Meet Father Dwight Longenecker. He operates a blog called Standing On My Head, which, if he really does, might account for the topsy-turvy view of the world you’ll find there. Dwight makes grandiose and daft claims for the Roman Catholic church while taking side-swipes at others’ beliefs: Atheism, he says, is dull because – quite unreasonably – it insists on ‘evidence’, which Dwight is sure is quite over-rated. Other belief systems are boring because they don’t involve nearly as much dressing up and parading with statues as Catholicism. Islam is a demonically inspired religion that can only be defeated by
Aslan the Catholic church’s special magic… you get the picture.
Here are some other fantastic claims he’s made recently:
On other religions:
There is only one God who is the source and ground of existence. However, there are also demonic beings sometimes called “demi-gods” that many people worship as “gods”.
The ‘everybody is wrong but me’ argument, which is ironic when so much of what Catholics believe isn’t even remotely biblical: the Pope, purgatory, Marian worship, saintly intercession, transubstantiation. All this extraneous stuff is regarded by other Christians as being itself ‘demonic’. Dwight doesn’t seem to realise he’s in a glass house (church?) and in no position to cast this particular stone.
On the after-life:
I would have thought the universal human belief in an afterlife – as well as near death experiences – provide ample evidence, but of course (atheists) dispute that.
The problem here is that there is no ‘universal belief in an afterlife’. As I note in ‘All Is Vanity’ below, the belief in the resurrection of the dead is a very late development even in the Old Testament; ancient Judaism, despite its belief in Yahweh, did not consider the possibility for most of its existence. That said, if there were such a universal belief, it would not mean eternal life actually existed. There has always been widespread belief in fairies and sprites but that doesn’t make such beings real. There is no correspondence between the extent and persistence of a belief and the existence in reality of its object.
As for near death experiences, the clue is in the name; near death. Near death is not death, it’s life. How else would we know of the experiences if not through people who have been resuscitated, brought fully back to consciousness? These experiences are now known to be brain-induced hallucinations while a person remains, if only just, alive.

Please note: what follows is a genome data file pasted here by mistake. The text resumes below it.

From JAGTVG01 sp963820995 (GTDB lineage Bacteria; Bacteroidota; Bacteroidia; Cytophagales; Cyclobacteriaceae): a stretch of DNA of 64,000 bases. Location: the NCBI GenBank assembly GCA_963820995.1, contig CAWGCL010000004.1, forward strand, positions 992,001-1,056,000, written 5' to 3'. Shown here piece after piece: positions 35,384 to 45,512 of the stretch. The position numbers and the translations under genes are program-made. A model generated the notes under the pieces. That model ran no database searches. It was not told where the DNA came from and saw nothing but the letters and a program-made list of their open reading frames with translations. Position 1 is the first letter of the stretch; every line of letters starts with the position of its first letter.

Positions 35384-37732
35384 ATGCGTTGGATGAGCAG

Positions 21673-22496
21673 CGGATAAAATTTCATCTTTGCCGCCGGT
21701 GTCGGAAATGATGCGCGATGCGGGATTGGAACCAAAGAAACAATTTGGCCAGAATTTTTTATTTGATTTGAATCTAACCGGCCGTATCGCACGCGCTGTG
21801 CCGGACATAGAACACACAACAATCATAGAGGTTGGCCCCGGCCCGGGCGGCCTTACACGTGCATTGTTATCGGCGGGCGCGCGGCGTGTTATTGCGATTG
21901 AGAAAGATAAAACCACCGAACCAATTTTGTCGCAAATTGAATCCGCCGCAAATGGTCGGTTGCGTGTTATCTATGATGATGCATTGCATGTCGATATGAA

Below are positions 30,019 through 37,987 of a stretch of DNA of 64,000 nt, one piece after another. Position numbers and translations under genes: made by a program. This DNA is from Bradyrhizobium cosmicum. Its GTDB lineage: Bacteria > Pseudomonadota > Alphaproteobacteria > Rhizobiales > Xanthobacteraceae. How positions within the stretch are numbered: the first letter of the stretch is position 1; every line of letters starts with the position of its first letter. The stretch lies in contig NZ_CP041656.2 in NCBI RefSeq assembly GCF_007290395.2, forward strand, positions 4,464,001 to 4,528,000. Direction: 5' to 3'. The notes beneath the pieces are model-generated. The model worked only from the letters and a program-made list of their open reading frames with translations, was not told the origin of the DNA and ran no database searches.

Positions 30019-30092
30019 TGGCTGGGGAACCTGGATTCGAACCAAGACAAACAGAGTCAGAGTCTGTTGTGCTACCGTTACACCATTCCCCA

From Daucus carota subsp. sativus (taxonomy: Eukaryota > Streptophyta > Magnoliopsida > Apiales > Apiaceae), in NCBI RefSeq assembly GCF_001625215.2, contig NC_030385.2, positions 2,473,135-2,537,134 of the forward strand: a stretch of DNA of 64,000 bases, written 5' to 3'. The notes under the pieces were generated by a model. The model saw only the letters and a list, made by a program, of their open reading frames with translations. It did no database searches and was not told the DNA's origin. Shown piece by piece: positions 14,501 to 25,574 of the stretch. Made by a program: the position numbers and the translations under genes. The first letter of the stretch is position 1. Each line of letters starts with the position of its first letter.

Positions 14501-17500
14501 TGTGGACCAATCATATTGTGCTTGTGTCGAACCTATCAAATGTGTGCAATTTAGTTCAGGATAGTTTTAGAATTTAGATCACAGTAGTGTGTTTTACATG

On the Catholic version of the after-life:
Your understanding of the Catholic approach to the afterlife is immature. We don’t spend our life trying hard to get into heaven. We spend our life in an abundant, joyful and disciplined way being a follower of Jesus Christ and aiming to become “perfect as he is perfect”.
That my understanding of an immature belief is immature seems fitting. I don’t suggest Catholics spend their lives trying to get into heaven; this is a straw man of Longenecker’s creation. I’ve also yet to meet a Catholic who is any more ‘perfect’ than the rest of us. I’ve not encountered many joyful ones either, come to that.
On living this life:
The intrinsic problem with your saying you would rather make the “most of this life” is the question of what that actually means. Your idea of “making the most of life” and your neighbor’s idea of “making the most of life” could vary enormously. Who is to say what “making the most of life” consists of?
Dwight and the church he represents would rather we all conform to Catholic ideas of what makes life worth living. As for who is to say what making the most of life consists of, I’d have thought it was those living it. Dwight has chosen strange religious practices as his way of living his life, but so insecure is he in his choice he feels the need to denigrate others’ choices as a means of bolstering his own.
On the world’s problems:
It seems to me that most of the problems in the world are caused by people “making the most of life”- which usually means unfettered and total selfishness – which of course leads to destruction.
I’d be the last person to mention the Catholic church’s paedophilia scandals, its covering up of those scandals, its suppression of women and LGBT people, its accumulation of vast wealth in the service of one who constantly preached against it. Nor would I want to say anything about the church’s historic failings (so no mention of the Inquisition, the imprisonment and execution of those who disagreed with it, its support of Hitler and so on.
Dwight presents no evidence for his subjective claim (‘it seems to me’) that the only alternative to Catholicism is hedonism and selfishness. The false dichotomy is wholly disingenuous. It is not hedonism or atheism that says we merit God’s special attention; not atheism that panders to our selfish desire to live forever; not atheism that says God will get us out of the hole into which we’ve dug ourselves; not atheism that promulgates such a supremely arrogant and self-centred view of life. No, it’s the Christian perspective that does that, the Catholic one. Indeed, it could and has been argued, by Hitchens, Harris et al, that most of the problems in the world are caused not by atheism or even ‘unfettered selfishness’, but by religion.
Atheism and the humanism to which it gives rise accept that we got ourselves into this mess and it’s ourselves who will have to get us out of it. Maybe that’s boring and maybe it will prove impossible, but it’s better, more realistic, than appealing to fairy tales, dressing up and talking to statues.